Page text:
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4 year old son disruptive in school(14 Posts)
I am not sure if I am posting in the correct place i'm just looking for advice regarding my DS behaviour at school (i'll try not to drip feed).
Since returning to school in January (reception) I am constantly being pulled as is DS father (we are not together) regarding DS not listening and distracting other children. I have found out today that he was put on time out yesterday 3 times for this and the same on Tuesday.
He has also come home with injuries before this from another boy (his best friend) in school which DS said was an accident and the boy in question pushed DS over when DS tried to help him from falling off a seasaw , I have spoken to the school about it and the other mum, I am however aware that my son is not an angel but from what I know he is not malicious and the other mum corroborated this.
I am not sure what more I can do, he has been spoken to (not angrily) and have tried to get DS to understand that when he is in school he needs to listen and do as he is told etc. I have tried taking things away on days when I have been told he has been disruptive (no ipad, there is also a trip to thomas land planned which I have resorted to saying we won't be going to if he is continually disruptive). At home he is a lovely boy but a typical boy and likes being hands on and playing.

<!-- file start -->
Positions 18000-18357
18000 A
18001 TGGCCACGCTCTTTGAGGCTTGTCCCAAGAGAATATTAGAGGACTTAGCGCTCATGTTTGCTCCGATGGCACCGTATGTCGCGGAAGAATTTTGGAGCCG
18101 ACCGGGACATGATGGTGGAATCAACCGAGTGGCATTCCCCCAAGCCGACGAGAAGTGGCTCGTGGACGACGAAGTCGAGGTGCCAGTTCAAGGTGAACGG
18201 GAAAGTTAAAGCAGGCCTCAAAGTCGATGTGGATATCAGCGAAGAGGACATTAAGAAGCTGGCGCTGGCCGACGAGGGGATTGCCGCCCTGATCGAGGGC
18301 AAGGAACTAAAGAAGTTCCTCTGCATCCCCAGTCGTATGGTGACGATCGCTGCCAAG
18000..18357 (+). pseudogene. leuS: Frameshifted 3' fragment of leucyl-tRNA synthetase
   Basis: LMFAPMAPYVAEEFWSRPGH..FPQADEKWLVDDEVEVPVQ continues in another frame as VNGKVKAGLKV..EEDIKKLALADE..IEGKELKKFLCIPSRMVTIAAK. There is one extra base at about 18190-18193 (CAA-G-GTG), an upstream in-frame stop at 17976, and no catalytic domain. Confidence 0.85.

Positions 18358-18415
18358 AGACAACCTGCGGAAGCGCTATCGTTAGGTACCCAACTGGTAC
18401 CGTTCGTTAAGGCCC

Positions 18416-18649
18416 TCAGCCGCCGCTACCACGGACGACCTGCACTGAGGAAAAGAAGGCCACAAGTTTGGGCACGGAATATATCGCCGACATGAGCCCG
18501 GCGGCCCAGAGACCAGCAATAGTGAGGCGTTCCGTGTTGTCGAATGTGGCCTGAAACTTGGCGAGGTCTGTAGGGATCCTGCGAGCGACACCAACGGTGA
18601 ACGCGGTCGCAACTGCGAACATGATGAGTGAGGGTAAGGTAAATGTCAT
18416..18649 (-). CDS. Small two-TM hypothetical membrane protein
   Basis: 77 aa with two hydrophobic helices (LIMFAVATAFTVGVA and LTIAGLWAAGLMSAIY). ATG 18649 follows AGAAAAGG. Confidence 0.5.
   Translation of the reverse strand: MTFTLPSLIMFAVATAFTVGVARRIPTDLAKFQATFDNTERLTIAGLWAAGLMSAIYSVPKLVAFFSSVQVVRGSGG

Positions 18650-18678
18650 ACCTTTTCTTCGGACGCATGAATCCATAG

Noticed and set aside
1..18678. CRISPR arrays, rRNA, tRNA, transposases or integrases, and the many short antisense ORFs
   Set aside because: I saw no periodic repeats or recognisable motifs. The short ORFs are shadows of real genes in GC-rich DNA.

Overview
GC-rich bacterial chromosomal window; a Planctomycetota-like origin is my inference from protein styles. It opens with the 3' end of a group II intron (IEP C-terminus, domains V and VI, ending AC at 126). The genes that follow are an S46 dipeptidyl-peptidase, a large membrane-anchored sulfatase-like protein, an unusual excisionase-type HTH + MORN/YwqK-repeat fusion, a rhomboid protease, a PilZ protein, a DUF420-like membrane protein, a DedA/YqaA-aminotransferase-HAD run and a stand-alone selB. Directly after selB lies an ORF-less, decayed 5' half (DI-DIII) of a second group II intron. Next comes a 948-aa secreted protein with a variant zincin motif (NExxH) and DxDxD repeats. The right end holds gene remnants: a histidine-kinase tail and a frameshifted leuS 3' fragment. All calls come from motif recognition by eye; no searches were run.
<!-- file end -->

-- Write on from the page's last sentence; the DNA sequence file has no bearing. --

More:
for context before christmas holidays he had a nasty chest infection so in total was off school for 2 weeks including the holiday's. Me and his father have been split since he was born so this isn't new, I have however 2 years ago left an abusive relationship and have been living back home with DM, DS loves living with his nanny.
Pulling my hair out and not sure what else to do, of note whilst i remember a few months ago DS would have meltdown's if I asked him to do something like write/scribble his name in a birthday card, on one occasion he cried and took himself off up to his bedroom and refused to do it.
What do school suggest you do to support improved behaviour? I would be really cautious about taking this all on yourself... if the school feel the need to talk to you about his behaviour then they need to work with you to put some suggestions in an action plan. You aren't there to observe the behaviour. You can't find all the solutions without input from school.
Good idea to work with the school.
Personally I think incentives to try are better than disincentives for failure. I wouldn't remove trips out, or even threaten them.